FIG. 11 shows a waveforms diagram of the synchronous rectifying. The switching-current signal VS is generated in response to the switching current IS of the transformer 10 including IS1 and IS2. The pulse width of TPW shows the period between the start signal SA and the stop signal SB. The drive signals VG1 and VG2 are the drive signal VG of the integrated synchronous rectifier 21 and the integrated synchronous rectifier 22 respectively. The drive signal VG1 is disabled by the pulse signal SC1. The drive signal VG2 is disabled by the pulse signal SC2. The pulse width TON of the drive signals VG1 and VG2 are shorter than the pulse width of TPW.

FIG. 12 shows another preferred embodiment of the integrated synchronous rectifying circuit, in which two current transformers 71 and 72, resistors 81 and 82 are used for converting the switching currents IS1 and IS2 to switching-current signal VS.

The invention being thus described, it will be obvious that the same may be varied in many ways. Such variations are not to be regarded as a departure from the spirit and scope of the invention, and all such modifications as would be obvious to one skilled in the art are intended to be included within the scope of the following claims.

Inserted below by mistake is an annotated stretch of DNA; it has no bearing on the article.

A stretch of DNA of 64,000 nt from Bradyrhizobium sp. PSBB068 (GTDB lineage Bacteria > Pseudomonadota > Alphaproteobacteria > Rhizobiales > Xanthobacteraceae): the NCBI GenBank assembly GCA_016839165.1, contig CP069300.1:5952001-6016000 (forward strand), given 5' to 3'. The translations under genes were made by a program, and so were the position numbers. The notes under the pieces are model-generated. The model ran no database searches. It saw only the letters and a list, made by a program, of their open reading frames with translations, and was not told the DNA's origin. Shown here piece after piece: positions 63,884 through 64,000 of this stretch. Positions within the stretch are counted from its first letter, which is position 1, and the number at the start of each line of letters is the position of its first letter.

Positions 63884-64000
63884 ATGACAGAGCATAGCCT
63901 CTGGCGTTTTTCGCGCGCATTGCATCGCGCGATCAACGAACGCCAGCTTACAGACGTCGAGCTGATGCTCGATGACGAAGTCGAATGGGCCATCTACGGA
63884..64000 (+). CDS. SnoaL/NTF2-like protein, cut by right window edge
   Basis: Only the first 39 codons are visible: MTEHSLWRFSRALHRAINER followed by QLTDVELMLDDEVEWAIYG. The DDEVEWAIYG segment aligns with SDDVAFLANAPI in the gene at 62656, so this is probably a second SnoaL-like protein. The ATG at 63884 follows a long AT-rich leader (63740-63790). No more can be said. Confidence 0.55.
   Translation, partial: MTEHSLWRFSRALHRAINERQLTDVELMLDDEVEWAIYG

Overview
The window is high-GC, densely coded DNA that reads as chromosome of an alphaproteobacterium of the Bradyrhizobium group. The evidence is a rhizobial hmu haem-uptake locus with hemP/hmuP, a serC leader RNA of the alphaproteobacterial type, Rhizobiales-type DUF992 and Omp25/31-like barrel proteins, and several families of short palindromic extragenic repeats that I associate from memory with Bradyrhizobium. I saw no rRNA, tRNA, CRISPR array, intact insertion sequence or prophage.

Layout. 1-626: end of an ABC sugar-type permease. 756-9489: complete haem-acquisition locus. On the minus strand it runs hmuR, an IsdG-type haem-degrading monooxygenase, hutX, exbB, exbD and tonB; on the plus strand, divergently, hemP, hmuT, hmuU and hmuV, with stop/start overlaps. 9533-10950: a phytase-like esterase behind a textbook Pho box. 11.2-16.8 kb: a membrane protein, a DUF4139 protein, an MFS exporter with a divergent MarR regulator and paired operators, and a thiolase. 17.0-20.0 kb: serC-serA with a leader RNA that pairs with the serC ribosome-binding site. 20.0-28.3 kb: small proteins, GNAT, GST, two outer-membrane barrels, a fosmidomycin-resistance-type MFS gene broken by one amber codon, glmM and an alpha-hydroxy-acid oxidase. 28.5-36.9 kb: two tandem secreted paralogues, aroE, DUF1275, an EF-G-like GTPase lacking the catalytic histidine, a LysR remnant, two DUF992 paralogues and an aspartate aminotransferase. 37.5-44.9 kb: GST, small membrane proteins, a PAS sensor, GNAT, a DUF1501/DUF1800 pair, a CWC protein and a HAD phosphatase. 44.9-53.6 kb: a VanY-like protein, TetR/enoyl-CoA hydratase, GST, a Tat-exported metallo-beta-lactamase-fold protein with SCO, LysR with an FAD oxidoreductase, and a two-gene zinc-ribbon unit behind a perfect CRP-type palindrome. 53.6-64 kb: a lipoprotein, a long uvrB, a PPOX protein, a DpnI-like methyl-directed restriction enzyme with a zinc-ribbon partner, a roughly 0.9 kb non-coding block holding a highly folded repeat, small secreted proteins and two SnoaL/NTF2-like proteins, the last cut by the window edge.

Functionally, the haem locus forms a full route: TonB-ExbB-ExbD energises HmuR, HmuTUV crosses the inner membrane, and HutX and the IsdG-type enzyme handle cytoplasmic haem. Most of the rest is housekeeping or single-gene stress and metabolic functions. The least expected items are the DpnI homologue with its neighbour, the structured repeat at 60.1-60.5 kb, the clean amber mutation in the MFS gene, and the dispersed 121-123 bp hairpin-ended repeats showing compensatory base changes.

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Classifications
U.S. Classification363/21.06, 363/89, 363/21.14
International ClassificationH02M5/42, H02M3/335
Cooperative ClassificationY02B70/1475, Y02B70/1433, H02M3/33592
European ClassificationH02M3/335S2S
Legal Events
DateCodeEventDescription
Feb 25, 2008ASAssignment
Owner name: SYSTEM GENERAL CORP., TAIWAN
Free format text: ASSIGNMENT OF ASSIGNORS INTEREST;ASSIGNORS:YANG, TA-YUNG;WANG, CHOU SHENG NIGEL;HSU, WEI LI WELSEY;REEL/FRAME:020557/0540
Effective date: 20080220